Hillsborough police have charged a former executive director of the Burwell School with embezzling over $100,000 from the Civil War-era site, according to arrest warrants.
Ronda Tucker, 42, of Hillsborough was charged with felony embezzlement. She was accused of spending $174,725.14 on goods and services since 2016, including at restaurants, veterinary offices, airlines, Walmart, Target, Amazon, nail salons and pet stores, a warrant stated.
Tucker also was arrested in August on a felony charge of writing a worthless check valued at $2,256.13. Hillsborough Police Lt. Davis Trimmer said the worthless check charge is not related to the Burwell School embezzlement charge.
Tucker was released from the Orange County jail after posting a $130,000 unsecured bond.
She is scheduled to appear Oct. 21 in Orange County District Court on the worthless check charge. Her court hearing on the embezzlement charge is set for Nov. 22.
Tucker was fired from the Burwell School in June after failing to explain the discrepancies between the site’s bank statements and its financial reports, according to a news release. She had served as executive director since January.
Court records show this was not Tucker’s first criminal charge. She previously was convicted of felony theft in 2005 in Orange County, Florida. Tucker served 100 hours of community service and three years of probation in that case, and was ordered to make restitution.
Florida court records show Tucker paid roughly $1,400 and still owed $15,278 when the bill was turned over to a collections agency in August 2011. In an email, the Orange County Clerk of Court in Orlando, Florida, said last week that Tucker still owed $15,213.70.
No background check
The Burwell School didn’t put Tucker through the usual hiring process or background check when she was hired in 2016, because her job as docent, or guide, didn’t include operational or financial responsibilities, said Brooks Graebner, chairman of the Hillsborough Historic Commission.
The nonprofit commission owns and operates the Burwell School, which was built in the 1800s as a girls’ school and now preserves town and school history, as well as that of the enslaved people and free people of color who worked there.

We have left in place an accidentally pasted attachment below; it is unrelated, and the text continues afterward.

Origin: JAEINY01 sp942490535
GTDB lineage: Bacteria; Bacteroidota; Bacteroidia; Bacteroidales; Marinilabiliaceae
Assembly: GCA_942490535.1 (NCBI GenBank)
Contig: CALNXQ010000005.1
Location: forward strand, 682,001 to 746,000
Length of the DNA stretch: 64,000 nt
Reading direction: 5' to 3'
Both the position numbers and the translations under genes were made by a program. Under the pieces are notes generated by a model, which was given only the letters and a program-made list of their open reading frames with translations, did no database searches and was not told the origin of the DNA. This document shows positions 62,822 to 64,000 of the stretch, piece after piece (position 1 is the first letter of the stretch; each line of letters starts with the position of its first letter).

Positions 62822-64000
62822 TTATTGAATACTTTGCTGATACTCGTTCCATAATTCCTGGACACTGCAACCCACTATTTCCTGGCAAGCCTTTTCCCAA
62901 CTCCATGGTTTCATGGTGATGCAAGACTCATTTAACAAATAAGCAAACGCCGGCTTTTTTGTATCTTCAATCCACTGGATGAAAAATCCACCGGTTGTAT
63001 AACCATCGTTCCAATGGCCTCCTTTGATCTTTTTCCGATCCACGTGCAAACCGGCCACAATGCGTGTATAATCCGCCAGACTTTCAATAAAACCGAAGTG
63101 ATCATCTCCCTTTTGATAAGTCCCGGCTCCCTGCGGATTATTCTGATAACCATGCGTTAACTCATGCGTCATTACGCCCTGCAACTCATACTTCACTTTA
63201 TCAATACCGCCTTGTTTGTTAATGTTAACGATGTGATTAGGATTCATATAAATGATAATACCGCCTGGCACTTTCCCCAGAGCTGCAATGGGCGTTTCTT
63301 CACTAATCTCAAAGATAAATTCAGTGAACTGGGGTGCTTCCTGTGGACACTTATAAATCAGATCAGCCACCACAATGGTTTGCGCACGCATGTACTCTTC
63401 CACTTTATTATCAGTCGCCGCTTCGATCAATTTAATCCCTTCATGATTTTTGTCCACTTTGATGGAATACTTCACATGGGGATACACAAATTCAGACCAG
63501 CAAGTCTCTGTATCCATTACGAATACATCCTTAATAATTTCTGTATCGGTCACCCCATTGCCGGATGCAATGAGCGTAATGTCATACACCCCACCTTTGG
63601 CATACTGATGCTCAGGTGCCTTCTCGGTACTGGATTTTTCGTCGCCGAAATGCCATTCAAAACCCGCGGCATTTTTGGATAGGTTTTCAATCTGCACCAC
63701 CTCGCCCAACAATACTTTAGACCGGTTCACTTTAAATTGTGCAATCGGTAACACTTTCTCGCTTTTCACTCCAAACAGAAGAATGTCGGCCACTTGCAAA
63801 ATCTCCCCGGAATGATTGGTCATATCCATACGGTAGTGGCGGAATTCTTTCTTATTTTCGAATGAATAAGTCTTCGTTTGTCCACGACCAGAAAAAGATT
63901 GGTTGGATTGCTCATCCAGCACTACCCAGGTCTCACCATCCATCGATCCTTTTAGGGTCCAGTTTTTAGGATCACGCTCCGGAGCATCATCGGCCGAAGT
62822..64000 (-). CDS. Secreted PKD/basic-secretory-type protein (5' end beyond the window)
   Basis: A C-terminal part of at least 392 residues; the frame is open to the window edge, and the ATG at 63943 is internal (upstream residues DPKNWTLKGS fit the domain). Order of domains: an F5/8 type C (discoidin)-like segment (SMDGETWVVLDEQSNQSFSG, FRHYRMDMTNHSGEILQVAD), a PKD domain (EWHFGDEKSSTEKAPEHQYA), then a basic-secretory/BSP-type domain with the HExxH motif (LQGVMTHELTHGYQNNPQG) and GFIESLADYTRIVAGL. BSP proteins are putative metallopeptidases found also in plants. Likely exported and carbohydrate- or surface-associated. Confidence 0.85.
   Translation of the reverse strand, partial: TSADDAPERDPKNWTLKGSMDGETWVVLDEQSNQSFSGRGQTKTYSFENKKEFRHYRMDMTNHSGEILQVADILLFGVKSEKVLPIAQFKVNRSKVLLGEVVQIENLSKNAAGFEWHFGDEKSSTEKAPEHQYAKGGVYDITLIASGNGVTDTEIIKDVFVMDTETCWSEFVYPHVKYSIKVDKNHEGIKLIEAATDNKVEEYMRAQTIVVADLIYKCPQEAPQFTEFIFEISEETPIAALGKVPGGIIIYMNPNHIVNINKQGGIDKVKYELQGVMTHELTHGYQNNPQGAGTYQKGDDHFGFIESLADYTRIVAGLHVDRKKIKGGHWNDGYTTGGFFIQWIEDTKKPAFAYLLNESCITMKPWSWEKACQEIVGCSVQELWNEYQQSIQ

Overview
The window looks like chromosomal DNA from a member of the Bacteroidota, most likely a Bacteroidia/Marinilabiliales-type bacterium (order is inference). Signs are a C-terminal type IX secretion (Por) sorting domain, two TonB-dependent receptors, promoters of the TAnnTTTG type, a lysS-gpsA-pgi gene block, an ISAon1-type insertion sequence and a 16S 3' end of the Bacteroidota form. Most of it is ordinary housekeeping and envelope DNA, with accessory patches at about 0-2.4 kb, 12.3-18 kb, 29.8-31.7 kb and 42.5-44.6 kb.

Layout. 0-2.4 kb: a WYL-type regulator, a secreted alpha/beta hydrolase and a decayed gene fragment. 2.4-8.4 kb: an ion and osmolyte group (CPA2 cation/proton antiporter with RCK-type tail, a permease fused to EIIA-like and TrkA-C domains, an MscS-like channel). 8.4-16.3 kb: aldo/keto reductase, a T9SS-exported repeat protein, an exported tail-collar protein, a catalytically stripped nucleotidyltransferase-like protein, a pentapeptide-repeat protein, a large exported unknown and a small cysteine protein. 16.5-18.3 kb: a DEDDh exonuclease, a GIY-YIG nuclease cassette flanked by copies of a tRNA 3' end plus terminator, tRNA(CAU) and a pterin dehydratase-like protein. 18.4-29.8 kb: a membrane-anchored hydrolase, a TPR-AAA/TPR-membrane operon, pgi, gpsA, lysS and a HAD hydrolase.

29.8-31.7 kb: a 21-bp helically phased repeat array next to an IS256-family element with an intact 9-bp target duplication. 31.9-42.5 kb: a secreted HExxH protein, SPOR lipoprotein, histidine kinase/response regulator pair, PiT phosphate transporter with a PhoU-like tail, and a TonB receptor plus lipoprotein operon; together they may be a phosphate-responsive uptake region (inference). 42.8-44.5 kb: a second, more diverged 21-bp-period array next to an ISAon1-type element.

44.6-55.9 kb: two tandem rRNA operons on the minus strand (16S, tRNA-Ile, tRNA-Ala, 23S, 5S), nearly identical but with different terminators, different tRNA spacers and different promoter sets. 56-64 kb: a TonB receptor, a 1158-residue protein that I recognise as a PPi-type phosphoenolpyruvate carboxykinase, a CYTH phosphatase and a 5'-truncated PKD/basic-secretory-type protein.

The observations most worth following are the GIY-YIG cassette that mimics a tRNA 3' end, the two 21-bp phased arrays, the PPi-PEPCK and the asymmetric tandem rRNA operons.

By late 2016, Tucker had “made herself increasingly useful and helpful and volunteered to do more and more things, and increasingly made herself an asset to the organization,” Graebner said. She was given more responsibility, and in 2017, was named site manager, working under former director Kate Faherty, who retired in December.
“The important lesson here is when you come to trust people, you don’t ask the hard questions. That’s a sad lesson to have to learn,” Graebner said. “I think there was a great deal of affection for Ms. Tucker, and that got in the way of the kind of judgment and oversight that would have in retrospect was very much needed.”
Steve Peck, former commission chairman, told the town’s Tourism Board in August that the missing money may never be recovered.
Hard lesson learned
The commission has made changes to the Burwell School’s financial operations since Tucker was fired, hiring the Blackman and Sloop accounting firm to help with an internal investigation and to provide monthly bookkeeping and financial reports.
Roughly a third of this year’s $74,368 budget is paid with revenues from the town’s 1% tax on prepared food and beverages, according to Tourism Board records. Most of the remaining expenses are covered through fundraisers and program fees.
The commissioners have learned a hard but important lesson, Graebner said. They are putting more volunteer hours and money into the historic site and its mission, he said, and they will start looking for a new director later this year. Faherty is helping to run the site until a new director can be hired.
The focus is on finding the right person, doing the required background checks, and ensuring adequate personnel and operational policies are in place, Graebner said.
“One of our commissioners has adopted the phrase that we’ve all now picked up on — “Burwell Strong” — as a way to express solidarity and commitment,” Graebner said. Burwell School is “still as culturally and historically significant as it’s ever been. We’ve lost funds, but we’ve not lost the site, nor have we lost our mission.”